There are a lot of myths surrounding cars. This is probably carried over from previous generations when vehicles used less advanced materials and technology. The vehicle industry has made strides since then and has vastly improved in terms of tech.
To avoid spending money on things you don’t have to, we’ve laid out the top 6 car myths people spend money on:
Change Your Oil Every 3000 Miles
Changing the oil filter of a car every 3000 miles is considered common sense, but is it really? Engine oil is much better now than what it was 40 years ago, and it no longer needs changing after 3000 miles.
Synthetic oil that can last for 10,000 miles or more is common and readily available for you.
Warm Up the Engine Before You Drive
Warming up your engine is just something that car owners have been doing for a long time. However, you don’t have to anymore, because today’s cars are specifically designed so that they don’t need warming up, unless temperatures are sub-zero readings.
Fuel Additives Are Good for Your Car
Fuel additives claim to keep deposits from building up in your car, when in actuality, this has been a myth since the 90s. In the 1990s, it became required for manufacturers to remove any impurities in gasoline to meet federal emission standards. So don’t splurge on any additives that will just cost you without offering any benefit.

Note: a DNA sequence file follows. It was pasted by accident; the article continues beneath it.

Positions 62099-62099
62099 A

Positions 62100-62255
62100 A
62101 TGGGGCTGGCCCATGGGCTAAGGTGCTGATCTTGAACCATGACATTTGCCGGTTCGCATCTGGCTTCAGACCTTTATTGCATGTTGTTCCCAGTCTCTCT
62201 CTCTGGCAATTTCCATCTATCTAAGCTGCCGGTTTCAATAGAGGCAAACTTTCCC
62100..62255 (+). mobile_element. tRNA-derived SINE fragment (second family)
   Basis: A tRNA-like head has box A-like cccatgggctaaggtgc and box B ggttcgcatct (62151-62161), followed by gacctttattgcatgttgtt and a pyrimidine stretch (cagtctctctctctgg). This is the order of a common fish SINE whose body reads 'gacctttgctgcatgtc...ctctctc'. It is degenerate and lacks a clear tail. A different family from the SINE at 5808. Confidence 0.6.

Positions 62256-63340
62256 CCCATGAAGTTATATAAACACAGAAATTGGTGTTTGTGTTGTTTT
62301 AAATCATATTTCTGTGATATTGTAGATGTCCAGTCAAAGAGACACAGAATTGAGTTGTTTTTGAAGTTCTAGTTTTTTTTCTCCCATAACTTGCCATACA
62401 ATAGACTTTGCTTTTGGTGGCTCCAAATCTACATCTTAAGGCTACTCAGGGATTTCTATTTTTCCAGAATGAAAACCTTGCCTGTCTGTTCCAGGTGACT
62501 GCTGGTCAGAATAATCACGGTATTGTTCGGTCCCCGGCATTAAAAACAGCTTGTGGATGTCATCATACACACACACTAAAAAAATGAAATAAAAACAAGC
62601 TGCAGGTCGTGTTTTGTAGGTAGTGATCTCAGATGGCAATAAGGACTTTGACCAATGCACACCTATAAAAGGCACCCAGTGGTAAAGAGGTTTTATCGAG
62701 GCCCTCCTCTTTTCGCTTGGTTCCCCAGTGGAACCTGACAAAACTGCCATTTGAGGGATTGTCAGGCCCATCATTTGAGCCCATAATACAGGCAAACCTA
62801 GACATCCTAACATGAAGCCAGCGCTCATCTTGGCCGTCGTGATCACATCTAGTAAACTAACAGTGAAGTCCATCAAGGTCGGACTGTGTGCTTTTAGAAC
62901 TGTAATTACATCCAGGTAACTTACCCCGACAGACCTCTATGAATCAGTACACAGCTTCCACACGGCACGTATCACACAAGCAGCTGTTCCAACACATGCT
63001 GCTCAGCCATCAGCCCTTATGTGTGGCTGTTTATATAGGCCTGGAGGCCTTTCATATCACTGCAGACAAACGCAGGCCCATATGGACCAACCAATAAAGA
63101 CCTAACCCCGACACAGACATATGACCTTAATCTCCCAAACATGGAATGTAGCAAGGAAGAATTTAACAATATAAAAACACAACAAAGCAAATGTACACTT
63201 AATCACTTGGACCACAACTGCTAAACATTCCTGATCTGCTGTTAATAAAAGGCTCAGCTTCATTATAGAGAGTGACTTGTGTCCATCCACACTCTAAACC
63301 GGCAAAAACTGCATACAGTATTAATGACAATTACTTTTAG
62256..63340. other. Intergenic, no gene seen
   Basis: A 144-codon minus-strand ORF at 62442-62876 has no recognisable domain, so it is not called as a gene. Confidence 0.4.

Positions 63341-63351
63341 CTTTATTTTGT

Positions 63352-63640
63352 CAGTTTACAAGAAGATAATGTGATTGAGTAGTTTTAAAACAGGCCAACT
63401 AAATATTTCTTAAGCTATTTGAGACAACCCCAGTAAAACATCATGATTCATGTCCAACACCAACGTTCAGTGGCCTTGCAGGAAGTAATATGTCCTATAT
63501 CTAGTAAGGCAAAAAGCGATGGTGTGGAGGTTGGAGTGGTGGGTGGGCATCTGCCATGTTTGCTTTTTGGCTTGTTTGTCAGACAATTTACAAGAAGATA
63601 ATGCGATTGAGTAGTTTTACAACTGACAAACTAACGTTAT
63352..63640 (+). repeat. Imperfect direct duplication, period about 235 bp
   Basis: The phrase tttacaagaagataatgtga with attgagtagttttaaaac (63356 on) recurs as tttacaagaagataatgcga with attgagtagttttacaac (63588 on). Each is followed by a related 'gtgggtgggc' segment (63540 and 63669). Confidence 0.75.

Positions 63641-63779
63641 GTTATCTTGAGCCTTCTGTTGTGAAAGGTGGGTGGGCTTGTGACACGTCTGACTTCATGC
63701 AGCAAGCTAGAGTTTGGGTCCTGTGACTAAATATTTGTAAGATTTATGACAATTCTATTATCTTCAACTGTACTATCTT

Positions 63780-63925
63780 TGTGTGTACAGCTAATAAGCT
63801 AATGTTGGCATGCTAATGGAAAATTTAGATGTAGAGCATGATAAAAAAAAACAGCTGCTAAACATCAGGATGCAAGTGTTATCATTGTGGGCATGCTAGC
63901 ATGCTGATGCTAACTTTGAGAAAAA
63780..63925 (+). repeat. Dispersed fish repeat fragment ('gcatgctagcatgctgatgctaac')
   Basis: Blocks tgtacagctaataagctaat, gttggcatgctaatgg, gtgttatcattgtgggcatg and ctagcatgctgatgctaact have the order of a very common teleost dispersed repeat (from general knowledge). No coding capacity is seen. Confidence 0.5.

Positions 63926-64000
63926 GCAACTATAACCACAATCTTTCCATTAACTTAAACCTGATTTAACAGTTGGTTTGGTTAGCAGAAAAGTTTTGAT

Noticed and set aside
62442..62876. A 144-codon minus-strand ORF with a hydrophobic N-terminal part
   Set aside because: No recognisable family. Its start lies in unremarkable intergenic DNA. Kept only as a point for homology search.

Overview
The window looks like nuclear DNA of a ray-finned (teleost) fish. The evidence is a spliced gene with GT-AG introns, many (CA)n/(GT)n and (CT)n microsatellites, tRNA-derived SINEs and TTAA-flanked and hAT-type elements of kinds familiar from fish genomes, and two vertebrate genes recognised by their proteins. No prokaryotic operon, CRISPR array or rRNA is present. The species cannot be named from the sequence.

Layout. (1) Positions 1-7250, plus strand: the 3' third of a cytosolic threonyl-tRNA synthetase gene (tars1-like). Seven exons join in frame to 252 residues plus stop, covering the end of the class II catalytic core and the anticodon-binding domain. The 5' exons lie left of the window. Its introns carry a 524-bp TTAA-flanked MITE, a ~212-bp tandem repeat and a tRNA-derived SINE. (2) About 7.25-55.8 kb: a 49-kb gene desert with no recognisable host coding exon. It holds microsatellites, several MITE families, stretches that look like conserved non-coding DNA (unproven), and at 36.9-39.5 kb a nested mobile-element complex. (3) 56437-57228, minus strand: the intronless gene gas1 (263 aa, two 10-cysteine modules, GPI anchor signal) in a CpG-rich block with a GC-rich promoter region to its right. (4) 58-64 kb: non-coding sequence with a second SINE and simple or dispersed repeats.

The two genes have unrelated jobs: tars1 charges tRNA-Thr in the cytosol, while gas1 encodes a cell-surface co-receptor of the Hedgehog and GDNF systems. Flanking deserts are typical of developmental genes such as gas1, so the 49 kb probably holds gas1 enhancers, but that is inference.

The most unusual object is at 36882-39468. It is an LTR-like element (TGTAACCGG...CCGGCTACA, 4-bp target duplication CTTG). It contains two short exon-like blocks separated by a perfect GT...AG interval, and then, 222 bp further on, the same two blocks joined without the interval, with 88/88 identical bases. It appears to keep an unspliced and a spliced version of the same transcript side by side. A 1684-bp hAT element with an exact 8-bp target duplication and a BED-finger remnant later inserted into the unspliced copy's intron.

Regular Tune Ups Benefit Your Car
It’s very normal to think that regular tune ups will keep your car running at optimal efficiency. But that’s just wrong. Car design has improved a lot since the olden days. Cars have computer controls now and everything is automatic. Most manufacturers recommend tune ups at 100,000 miles. If something is wrong with your car, it will tell you through the check engine light among other signals. Otherwise, you don’t need to worry or spend the money.
Optimize Your Car for Winter
Many mechanics will tell you that in the winter, your car needs cold-resistant fluids. However, this won’t make it run better in cold weather. Most cars don’t require more than an adjustment in tire pressure or a specific tire change in the winter. In the old days, engine oil wasn’t made for cold weather and so it would thicken or gel up.
Hi-Octane Is Better for the Engine
It’s in our nature to think that bigger is always better. However, that’s not entirely true. Only a few cars require hi-octane fuel to run better. Premium-grade gasoline doesn’t really do anything for your car. If you own a sports car, then you may need hi-octane gas, but other than that, you’ll be fine regular gasoline.
If you remember that these car myths are mere myths, then you’ll end up saving a lot of money!